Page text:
Mark 14:27-52 (New Living Translation)
Jesus Predicts Peter’s Denial
27 On the way, Jesus told them, “All of you will desert me. For the Scriptures say,
‘God will strike the Shepherd,
and the sheep will be scattered.’
28 But after I am raised from the dead, I will go ahead of you to Galilee and meet you there.”
29 Peter said to him, “Even if everyone else deserts you, I never will.”
1 Corinthians 10:12 (Amplified Bible)
Therefore let anyone who thinks he stands [who feels sure that he has a steadfast mind and is standing firm], take heed lest he fall [into sin].
30 Jesus replied, “I tell you the truth, Peter—this very night, before the rooster crows twice, you will deny three times that you even know me.”
31 “No!” Peter declared emphatically. “Even if I have to die with you, I will never deny you!” And all the others vowed the same.
Jesus Prays in Gethsemane
32 They went to the olive grove called Gethsemane, and Jesus said, “Sit here while I go and pray.” 33 He took Peter, James, and John with him, and he became deeply troubled and distressed. 34 He told them, “My soul is crushed with grief to the point of death. Stay here and keep watch with me.”
from Whispers of his Power,
by Amy Carmichael
Mary Mozley of Central Africa wrote in a letter: “Somebody suggested this thought to me, and it came home to me the other day in reading about Christ in Gethsemane—that the way to show true sympathy is not to pity, but to stand by and strengthen the sufferer to do God’s will. And in Gethsemane, when Christ turned to the three for sympathy, it was with the words, ‘Watch with Me,’ ‘Stand by Me.’ He asked for no pity, but for the strengthening which might seem a feeble help, just that they might let their presence and prayer tell there for Him, to strengthen Him to do the will of God.”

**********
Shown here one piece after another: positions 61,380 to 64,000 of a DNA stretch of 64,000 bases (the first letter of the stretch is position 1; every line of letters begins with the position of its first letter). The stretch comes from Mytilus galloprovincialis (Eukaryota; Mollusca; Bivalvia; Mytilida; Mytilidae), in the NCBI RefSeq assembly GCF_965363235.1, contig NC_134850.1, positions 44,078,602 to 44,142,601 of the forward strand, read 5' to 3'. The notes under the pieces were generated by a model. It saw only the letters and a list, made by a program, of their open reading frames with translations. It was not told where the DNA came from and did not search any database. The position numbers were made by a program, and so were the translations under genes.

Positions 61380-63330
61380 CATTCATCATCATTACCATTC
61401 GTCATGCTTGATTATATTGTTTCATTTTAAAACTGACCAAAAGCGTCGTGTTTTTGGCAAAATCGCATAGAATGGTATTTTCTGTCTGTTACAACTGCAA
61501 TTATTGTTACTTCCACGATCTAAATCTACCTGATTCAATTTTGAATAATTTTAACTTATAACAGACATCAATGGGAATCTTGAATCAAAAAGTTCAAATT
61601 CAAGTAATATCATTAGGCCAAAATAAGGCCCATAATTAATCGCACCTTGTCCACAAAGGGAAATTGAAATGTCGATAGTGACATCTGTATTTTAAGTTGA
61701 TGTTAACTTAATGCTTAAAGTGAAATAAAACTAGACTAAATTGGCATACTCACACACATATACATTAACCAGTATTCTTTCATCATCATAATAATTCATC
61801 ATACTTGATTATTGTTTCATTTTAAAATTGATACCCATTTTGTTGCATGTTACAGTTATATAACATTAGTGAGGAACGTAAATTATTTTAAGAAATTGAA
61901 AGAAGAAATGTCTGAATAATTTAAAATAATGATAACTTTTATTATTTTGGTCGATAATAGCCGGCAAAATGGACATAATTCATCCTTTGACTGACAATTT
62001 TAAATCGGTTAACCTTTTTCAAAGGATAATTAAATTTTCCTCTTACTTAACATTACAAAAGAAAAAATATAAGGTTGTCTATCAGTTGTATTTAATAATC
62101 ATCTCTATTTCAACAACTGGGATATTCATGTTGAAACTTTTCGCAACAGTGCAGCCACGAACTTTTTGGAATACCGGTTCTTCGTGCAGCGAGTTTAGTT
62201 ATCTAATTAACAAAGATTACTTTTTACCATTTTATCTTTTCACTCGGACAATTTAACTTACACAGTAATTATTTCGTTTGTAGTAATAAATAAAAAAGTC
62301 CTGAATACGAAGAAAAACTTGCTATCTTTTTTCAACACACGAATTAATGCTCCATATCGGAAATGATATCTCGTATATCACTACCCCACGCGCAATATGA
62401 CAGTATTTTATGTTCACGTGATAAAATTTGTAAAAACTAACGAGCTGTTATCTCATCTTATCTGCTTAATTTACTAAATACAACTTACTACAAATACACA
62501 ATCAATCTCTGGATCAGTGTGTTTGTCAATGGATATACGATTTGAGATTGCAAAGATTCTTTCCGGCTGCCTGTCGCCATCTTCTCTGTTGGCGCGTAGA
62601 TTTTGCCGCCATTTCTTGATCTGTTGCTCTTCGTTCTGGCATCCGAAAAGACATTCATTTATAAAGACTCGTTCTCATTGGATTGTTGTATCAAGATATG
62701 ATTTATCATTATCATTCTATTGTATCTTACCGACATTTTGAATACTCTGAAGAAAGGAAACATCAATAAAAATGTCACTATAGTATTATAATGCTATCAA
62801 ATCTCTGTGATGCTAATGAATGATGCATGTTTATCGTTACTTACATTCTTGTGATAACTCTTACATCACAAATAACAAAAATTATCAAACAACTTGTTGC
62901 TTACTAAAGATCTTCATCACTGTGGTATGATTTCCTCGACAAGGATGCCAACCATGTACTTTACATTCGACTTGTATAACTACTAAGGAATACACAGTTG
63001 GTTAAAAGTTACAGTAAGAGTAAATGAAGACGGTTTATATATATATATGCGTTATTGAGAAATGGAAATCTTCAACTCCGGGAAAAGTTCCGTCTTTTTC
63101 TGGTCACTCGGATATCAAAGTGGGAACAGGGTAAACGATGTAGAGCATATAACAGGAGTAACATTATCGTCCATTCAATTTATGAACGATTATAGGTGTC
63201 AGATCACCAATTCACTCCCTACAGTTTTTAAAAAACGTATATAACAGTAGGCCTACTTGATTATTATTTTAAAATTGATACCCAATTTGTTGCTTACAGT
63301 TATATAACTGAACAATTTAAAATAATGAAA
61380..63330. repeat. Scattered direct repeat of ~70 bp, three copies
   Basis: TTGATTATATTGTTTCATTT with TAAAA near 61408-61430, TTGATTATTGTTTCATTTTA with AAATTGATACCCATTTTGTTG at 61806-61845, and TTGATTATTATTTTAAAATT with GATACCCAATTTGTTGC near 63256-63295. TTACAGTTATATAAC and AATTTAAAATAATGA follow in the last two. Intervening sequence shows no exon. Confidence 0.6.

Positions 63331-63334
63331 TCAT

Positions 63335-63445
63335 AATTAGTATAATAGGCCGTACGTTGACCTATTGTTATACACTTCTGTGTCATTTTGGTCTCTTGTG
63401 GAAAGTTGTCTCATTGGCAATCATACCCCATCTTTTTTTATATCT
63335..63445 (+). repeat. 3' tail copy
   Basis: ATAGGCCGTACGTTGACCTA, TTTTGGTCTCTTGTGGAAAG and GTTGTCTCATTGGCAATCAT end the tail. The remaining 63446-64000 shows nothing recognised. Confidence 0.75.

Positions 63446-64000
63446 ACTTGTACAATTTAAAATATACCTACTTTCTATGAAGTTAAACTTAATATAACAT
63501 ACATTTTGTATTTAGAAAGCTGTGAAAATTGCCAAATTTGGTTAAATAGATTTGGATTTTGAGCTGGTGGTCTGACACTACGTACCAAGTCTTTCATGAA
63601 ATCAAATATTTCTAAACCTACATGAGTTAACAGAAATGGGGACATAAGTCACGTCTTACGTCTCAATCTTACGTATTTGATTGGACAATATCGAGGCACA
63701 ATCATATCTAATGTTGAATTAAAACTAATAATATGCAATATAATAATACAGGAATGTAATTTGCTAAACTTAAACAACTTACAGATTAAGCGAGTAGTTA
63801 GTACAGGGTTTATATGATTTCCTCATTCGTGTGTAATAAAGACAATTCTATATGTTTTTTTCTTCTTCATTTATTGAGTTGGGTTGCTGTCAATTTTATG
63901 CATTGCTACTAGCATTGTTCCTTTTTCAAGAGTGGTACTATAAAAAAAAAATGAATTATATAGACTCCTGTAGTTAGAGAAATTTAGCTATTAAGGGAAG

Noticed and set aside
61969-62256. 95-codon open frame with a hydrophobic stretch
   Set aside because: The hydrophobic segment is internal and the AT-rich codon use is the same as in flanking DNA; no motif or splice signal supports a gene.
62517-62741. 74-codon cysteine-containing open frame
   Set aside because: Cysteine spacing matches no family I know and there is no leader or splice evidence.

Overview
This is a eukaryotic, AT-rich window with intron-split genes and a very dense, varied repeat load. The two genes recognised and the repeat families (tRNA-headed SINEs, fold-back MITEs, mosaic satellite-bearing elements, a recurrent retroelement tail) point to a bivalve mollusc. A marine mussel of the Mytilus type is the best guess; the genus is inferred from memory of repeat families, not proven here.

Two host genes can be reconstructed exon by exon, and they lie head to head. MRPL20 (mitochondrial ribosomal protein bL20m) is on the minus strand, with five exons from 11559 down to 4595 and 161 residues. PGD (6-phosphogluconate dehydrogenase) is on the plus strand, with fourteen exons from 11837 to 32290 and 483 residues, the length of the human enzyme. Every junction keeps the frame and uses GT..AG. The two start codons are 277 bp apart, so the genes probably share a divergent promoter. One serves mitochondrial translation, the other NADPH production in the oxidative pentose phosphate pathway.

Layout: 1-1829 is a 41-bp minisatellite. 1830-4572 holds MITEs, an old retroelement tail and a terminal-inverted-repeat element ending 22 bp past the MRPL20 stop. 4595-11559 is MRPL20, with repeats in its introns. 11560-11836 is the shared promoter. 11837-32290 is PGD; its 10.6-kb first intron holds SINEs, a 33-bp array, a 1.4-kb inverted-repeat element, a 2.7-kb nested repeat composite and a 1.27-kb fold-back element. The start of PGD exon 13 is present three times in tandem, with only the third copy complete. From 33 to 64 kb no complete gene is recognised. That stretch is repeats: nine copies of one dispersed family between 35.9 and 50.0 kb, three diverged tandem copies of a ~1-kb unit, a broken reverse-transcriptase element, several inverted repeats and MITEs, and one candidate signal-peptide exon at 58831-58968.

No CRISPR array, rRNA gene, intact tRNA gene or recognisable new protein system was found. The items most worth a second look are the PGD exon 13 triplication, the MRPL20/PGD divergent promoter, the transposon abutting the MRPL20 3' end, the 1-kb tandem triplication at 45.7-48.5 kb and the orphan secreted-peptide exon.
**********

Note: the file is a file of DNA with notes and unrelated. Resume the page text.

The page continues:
The Lord help each one of us to “stand by” one another with just this kind of bracing sympathy.
35 He went on a little farther and fell to the ground. He prayed that, if it were possible, the awful hour awaiting him might pass him by. 36 “Abba, Father,” he cried out, “everything is possible for you. Please take this cup of suffering away from me. Yet I want your will to be done, not mine.”
“Gethsemane” by Keith (piano) and Kristyn (voice) Getty, modern-day hymn writers.
37 Then he returned and found the disciples asleep. He said to Peter, “Simon, are you asleep? Couldn’t you watch with me even one hour? 38 Keep watch and pray, so that you will not give in to temptation. For the spirit is willing, but the body is weak.”
Jesus found victory at the cross by succeeding in the struggle in Gethsemane. Peter – just like us – failed in later temptation because he failed to watch and pray. The spiritual battle is often won or lost before the crisis comes.
39 Then Jesus left them again and prayed the same prayer as before. 40 When he returned to them again, he found them sleeping, for they couldn’t keep their eyes open. And they didn’t know what to say.
“Guide us waking, O Lord, and guard us sleeping,
that awake we may watch with Christ,
and asleep we may rest in peace.”
–from the liturgy for Compline, Book of Common Prayer